Climate Action

Recap of 50th anniversary: Digital Earth Day connects millions in global calls to action

The 50th anniversary of Earth Day was unlike any previous demonstration. Entirely online, Earth Day Live was an experiment.

For months leading up to the event, as the reality of the coronavirus pandemic settled in, organizers shifted — then eventually scrapped — plans for a massive in-person demonstration. People scrambled. One of the most historic environmental moments in history was in jeopardy.

But on Wednesday, after 24 hours of continuous online content, millions reaffirmed their support for Earth Day and the environmental movement. 

The Earth Day Live video stream, which ran for 12 hours on Earth Day, showcased hundreds of diverse voices. Social media platforms showcased millions more. The message was clear: People demanded change from their leaders. 

The livestream show, hosted by actor Ed Begley, Jr., and his daughter, Hayden Carson Begley, provided an array of content, including interviews, panels, teach-ins, performances, discussions and above all, calls to action. 

Human health and planetary health are inextricably linked. Protecting one means protecting the other. Millions rallied behind this idea to create the first Earth Day in 1970, and, 50 years later, for Earth Day Live, millions rallied behind it again.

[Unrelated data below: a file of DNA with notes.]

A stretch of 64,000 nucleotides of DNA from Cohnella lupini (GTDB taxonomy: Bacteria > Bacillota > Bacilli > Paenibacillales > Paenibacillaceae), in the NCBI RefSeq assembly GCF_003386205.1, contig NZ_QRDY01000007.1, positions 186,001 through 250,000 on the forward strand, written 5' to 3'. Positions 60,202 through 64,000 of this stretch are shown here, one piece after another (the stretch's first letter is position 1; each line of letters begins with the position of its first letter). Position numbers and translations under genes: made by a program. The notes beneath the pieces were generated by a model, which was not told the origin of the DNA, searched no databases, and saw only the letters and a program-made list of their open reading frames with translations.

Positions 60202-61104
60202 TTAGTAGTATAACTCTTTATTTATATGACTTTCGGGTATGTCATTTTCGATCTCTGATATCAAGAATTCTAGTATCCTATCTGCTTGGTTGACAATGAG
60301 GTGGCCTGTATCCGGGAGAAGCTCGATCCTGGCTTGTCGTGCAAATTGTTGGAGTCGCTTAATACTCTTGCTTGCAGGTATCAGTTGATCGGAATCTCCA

Below are our major takeaways from Earth Day Live, the 50th anniversary of Earth Day.

Pope Francis called for action and unity

Early in the morning on the United States’ East Coast, Pope Francis called for action and unity at his general audience. He said humans were failing as guardians of the Earth because of our exploitation of resources and damage to ecosystems. 

“Because of our selfishness, we have failed in our responsibility to be guardians and stewards of the Earth,” the pope said. “We have polluted and despoiled it, endangering our very lives.”

Overexploitation of the Earth not only adversely affects the balance of ecosystems — it also leads to eventual declines in economic growth. We must remember, as the pope said, “we stand on holy ground.” 

Dig deeper: Read our recap of the pope’s message.

Messages of hope mixed with urgent demands